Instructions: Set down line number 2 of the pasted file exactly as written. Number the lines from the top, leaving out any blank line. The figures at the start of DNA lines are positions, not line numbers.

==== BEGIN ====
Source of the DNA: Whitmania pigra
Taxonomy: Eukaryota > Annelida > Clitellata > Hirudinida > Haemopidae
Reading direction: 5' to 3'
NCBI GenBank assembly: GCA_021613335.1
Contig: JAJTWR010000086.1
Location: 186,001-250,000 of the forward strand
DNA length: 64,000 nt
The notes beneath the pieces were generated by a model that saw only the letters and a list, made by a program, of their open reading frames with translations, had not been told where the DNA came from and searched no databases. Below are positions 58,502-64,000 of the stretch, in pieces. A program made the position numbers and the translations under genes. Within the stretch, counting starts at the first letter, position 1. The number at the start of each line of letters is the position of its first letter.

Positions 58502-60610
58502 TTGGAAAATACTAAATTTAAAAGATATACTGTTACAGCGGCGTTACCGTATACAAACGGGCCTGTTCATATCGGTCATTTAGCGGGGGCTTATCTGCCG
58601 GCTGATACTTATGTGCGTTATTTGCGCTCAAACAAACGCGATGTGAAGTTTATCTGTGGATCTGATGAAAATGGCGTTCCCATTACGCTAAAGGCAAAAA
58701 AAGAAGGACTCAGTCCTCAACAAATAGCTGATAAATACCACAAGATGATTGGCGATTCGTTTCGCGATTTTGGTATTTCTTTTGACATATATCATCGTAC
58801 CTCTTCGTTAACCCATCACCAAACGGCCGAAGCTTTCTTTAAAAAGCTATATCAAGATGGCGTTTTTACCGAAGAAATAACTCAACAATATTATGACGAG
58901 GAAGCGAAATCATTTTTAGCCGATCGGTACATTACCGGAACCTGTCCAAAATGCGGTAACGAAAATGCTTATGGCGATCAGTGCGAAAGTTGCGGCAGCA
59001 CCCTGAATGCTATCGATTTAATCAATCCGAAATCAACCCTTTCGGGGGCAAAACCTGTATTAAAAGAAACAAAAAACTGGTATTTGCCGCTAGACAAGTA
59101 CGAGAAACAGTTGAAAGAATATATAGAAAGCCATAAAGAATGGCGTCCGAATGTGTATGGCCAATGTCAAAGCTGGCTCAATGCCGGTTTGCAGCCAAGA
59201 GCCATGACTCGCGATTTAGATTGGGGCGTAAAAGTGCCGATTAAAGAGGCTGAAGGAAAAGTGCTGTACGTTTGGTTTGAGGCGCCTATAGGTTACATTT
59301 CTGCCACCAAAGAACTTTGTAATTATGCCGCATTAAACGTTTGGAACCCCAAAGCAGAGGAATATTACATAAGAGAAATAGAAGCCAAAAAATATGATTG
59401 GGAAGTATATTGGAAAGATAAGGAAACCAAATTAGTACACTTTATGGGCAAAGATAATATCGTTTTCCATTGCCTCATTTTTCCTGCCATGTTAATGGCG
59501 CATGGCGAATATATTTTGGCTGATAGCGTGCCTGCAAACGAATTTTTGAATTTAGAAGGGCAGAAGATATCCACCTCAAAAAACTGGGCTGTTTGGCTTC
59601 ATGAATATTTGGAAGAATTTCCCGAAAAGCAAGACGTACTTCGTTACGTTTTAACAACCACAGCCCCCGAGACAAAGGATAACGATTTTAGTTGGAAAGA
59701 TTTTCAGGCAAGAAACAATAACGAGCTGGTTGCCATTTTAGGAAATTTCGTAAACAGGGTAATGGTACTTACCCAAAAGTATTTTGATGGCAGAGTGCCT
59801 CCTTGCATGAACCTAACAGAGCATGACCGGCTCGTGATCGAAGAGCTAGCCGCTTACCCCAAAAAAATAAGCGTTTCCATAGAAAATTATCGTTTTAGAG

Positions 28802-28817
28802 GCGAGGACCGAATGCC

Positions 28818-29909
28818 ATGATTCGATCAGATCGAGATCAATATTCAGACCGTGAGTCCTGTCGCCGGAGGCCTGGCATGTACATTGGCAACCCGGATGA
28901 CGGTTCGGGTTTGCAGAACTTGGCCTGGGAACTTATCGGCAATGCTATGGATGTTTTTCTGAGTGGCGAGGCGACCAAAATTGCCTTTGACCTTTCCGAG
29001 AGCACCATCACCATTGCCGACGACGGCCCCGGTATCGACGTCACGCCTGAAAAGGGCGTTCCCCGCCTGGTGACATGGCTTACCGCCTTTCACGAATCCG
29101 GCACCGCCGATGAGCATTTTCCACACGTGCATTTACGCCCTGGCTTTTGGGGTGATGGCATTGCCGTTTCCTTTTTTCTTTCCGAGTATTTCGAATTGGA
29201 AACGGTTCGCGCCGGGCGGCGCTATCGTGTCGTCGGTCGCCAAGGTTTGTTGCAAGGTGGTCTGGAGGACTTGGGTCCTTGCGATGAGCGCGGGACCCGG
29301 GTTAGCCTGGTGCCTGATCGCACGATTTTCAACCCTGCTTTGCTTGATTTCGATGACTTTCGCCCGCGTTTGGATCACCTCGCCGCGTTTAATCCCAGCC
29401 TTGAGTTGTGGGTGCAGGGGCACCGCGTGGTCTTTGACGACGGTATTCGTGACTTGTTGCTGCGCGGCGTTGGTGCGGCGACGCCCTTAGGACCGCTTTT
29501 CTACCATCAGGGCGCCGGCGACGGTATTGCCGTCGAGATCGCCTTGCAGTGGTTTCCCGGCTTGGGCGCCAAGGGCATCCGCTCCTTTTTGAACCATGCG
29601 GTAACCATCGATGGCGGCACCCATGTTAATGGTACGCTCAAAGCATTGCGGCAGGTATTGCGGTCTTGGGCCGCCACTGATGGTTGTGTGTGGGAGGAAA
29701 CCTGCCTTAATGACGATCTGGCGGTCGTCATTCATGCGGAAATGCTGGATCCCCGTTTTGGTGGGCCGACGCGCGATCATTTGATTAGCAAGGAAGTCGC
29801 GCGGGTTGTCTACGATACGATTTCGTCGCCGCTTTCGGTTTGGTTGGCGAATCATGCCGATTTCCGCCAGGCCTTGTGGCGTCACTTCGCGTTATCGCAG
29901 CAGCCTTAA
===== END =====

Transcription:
Taxonomy: Eukaryota > Annelida > Clitellata > Hirudinida > Haemopidae